The adult dwarf caiman conceals itself during the day in burrows below water level which can be up to 1.5 metres long (4). This species only leaves the water very rarely (4).
Very few investigations into the reproduction of the dwarf caiman have been conducted, therefore little information is currently known. This species can be found in pairs and alone throughout the year and no set breeding season has yet been described (5). The female builds its nest in a concealed location, using leaf debris and mud to create a small mound (5). Clutch sizes vary between 15 and 25 eggs (4), and the female guards the nest during the 90 day incubation period (5). Despite a lack of research into post-hatching care by the adults, it has been noted that, particularly during the dry season, hatchlings and females will remain together in a burrow (8). The juveniles will generally remain with the adults until they are around 21 months of age (9).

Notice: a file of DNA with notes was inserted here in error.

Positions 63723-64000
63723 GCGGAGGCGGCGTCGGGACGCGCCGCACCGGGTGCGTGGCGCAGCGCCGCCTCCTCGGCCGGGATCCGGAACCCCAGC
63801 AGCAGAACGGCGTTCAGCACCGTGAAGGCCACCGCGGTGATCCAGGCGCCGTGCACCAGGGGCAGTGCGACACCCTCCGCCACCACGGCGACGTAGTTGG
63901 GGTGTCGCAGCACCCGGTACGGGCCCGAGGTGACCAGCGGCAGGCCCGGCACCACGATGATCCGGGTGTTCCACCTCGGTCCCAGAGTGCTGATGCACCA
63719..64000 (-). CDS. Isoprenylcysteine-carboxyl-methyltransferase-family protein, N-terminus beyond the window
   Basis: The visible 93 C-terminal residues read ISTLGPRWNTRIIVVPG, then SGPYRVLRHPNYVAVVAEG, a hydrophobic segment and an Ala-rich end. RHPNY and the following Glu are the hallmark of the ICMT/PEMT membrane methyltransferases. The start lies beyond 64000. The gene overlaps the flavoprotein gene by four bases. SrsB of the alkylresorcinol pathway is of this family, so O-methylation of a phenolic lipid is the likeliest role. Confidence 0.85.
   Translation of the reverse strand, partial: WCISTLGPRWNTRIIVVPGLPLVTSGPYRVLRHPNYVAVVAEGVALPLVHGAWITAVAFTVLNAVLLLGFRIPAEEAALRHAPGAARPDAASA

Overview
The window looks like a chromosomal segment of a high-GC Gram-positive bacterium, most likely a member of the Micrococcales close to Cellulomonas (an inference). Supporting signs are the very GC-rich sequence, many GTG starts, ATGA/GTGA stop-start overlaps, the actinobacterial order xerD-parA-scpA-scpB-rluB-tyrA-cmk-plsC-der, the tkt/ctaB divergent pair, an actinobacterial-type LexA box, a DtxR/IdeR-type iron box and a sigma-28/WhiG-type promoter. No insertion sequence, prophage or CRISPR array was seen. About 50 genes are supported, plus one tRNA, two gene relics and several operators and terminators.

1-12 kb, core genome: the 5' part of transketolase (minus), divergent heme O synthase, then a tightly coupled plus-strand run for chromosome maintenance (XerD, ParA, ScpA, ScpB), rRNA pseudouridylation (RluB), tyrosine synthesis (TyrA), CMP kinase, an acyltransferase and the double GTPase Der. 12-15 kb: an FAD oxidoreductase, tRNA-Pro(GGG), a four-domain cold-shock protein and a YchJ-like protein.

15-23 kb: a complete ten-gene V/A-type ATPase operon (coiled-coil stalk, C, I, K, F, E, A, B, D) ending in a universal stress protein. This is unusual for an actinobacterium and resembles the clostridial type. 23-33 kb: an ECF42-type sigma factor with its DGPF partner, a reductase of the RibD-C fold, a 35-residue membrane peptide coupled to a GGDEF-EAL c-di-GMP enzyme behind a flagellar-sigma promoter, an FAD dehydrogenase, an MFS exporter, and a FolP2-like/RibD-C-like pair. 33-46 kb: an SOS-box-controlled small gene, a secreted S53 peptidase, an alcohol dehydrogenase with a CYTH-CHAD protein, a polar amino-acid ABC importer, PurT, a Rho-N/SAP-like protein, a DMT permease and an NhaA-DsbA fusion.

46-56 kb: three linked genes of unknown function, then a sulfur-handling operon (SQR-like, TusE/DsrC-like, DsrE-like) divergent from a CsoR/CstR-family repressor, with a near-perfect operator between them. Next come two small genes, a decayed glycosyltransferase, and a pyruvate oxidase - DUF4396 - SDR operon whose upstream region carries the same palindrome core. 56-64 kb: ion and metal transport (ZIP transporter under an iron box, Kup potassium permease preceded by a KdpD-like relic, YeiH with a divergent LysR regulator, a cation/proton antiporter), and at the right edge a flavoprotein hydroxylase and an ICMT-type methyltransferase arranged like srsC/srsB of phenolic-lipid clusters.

Dwarf caiman juveniles are found to eat mainly invertebrates such as crustaceans (5), while the diet of an adult is more varied and includes fish, crabs and shrimp (8).